Rising like a massive headland above the Tiber, the Aventine Hill is the one area in Rome where trills of birdsong win out over the din of traffic. That's highly appropriate, as the hill's name derives from the Latin avis, the swallows here having once featured in the bird-watching contest whereby Romulus and Remus decided the best site on which to build their city. As it happened, the Aventine lost out to the Palatine. Still, to Romans, the Aventine is known as the most "poetic" of the city's seven hills, D'Annunzio and other poets long having sung its praises. Scented here with roses (from the Roseto Comunale), there with orange blossom (from the Giardino dei Aranci), and everywhere with pines, it seems the opposite of urban: Rome's most idyllic oasis of calm.

This is a rarefied district, where some houses still have their own bell towers and private gardens are called "parks," without exaggeration. Like the emperors of old on the Palatine, the fortunate residents here look out over the Circus Maximus and the river, winding its way far below. And today's travelers still enjoy the great views, including the famous one spotted through the peculiar keyhole at the gates to the headquarters of the Knights of Malta, which may be the most peered-through in the world—take a look and see why.

At the foot of the Aventine hill to the north, the 1st-century temples to Vesta and Hercules are two of the most complete ancient monuments in the city. They remind us that, under the Republic, this area was home to the "plebs," becoming under the Gracchi a populist stronghold. By Imperial times, however, its tradesman and merchants were displaced by patricians seeking fresh air and space, with grandstand views over the Vallis Murcia, the arena-shaped dip dividing this hill from the Palatine. Sumptuous villas and gardens sprang up, giving Alaric, when the Goths visited the city in 410 AD, a ready supply of plunder. The Aventine never quite recovered from such depredations.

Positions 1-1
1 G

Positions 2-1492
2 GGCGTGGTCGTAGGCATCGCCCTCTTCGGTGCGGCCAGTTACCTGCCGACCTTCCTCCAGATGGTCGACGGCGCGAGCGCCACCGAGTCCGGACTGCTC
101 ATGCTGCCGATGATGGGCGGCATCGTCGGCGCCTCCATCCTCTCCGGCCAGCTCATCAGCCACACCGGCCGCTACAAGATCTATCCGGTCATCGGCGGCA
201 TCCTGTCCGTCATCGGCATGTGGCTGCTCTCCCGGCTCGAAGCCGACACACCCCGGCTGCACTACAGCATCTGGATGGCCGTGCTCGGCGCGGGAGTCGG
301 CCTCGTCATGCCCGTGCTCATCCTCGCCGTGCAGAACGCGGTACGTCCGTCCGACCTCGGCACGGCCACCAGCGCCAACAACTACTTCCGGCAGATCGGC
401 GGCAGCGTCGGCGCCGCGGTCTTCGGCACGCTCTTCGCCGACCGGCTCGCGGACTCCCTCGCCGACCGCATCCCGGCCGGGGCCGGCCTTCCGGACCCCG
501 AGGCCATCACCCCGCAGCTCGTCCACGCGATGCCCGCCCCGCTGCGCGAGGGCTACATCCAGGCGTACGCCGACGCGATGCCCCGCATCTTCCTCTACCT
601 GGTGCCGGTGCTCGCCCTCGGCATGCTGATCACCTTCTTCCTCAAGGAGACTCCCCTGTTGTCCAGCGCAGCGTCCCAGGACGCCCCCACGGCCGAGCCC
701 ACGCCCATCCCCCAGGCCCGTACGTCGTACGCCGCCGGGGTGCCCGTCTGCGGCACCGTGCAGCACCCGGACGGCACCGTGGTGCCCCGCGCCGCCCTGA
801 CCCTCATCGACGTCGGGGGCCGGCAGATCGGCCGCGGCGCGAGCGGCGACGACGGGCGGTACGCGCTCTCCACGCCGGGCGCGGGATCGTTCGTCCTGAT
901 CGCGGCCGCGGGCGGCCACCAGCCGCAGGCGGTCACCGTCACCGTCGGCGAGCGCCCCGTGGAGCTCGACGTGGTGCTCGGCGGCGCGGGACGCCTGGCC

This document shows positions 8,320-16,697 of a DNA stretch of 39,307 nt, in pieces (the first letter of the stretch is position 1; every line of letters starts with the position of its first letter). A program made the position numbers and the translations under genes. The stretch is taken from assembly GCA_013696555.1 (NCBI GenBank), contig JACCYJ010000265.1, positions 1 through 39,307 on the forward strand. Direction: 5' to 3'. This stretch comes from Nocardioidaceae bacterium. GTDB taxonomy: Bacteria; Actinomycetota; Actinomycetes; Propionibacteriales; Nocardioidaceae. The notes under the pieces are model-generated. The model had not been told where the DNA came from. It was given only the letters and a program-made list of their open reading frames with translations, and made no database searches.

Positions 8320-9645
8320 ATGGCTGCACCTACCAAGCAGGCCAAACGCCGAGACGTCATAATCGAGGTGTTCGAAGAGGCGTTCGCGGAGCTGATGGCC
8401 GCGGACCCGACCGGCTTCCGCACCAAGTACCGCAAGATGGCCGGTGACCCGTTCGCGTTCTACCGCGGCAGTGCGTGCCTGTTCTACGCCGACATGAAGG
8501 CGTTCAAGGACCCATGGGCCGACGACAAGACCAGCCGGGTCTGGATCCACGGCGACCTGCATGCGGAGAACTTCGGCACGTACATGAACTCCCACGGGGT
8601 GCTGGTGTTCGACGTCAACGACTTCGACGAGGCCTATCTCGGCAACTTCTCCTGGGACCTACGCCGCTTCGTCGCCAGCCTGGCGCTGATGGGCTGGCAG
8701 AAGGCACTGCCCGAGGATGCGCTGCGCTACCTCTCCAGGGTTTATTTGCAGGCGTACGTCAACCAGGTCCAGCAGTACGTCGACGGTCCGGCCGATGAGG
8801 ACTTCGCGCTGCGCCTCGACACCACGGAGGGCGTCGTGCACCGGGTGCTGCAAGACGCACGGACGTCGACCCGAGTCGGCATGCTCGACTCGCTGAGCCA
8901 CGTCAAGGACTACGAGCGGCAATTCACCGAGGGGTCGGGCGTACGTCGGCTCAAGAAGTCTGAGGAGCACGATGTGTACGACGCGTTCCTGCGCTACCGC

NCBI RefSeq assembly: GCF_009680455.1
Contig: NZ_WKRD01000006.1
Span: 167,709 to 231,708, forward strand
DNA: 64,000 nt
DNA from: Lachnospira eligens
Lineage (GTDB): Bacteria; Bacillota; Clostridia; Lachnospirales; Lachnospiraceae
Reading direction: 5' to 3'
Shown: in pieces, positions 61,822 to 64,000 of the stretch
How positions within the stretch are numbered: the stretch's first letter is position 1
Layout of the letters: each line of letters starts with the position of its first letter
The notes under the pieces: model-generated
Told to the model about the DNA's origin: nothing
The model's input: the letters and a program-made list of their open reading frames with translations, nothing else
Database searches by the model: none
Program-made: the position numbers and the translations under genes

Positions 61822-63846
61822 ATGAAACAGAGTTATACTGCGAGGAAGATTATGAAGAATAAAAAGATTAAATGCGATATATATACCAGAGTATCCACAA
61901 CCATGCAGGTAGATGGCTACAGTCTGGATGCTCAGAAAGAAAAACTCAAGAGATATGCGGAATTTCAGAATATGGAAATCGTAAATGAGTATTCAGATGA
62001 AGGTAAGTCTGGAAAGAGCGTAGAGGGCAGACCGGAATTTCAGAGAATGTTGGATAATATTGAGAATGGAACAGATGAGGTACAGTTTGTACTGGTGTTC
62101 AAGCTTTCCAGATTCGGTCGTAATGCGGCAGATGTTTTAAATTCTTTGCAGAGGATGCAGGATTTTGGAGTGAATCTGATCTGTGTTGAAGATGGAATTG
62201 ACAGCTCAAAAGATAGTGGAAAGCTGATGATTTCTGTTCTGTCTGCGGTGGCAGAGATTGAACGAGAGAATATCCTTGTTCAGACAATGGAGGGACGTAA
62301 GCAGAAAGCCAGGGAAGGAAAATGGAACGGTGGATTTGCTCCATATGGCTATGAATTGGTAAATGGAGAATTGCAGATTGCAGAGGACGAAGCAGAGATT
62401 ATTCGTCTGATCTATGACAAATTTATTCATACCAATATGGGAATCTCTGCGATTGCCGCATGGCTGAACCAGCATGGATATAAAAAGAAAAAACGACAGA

South of the Aventine, there's an entirely different flavor. Blue-collar Testaccio is flat and homely but as lively as it gets; ancient Rome's dockyard has, in the modern age, an up-and-coming arts scene with music and dance clubs that go all night. You'll know you've reached Testaccio when you see its most incongruous landmark, the Piramide, a large marble pyramid built as a nod to the pharaohs in 12 BC as a tomb for a rich merchant. Behind the monument lie the remains of some of the English poets who put the Rome in romantic in the 19th century, in the aptly named, and appropriately scenic, Cimitero degli Inglesi (English Cemetery).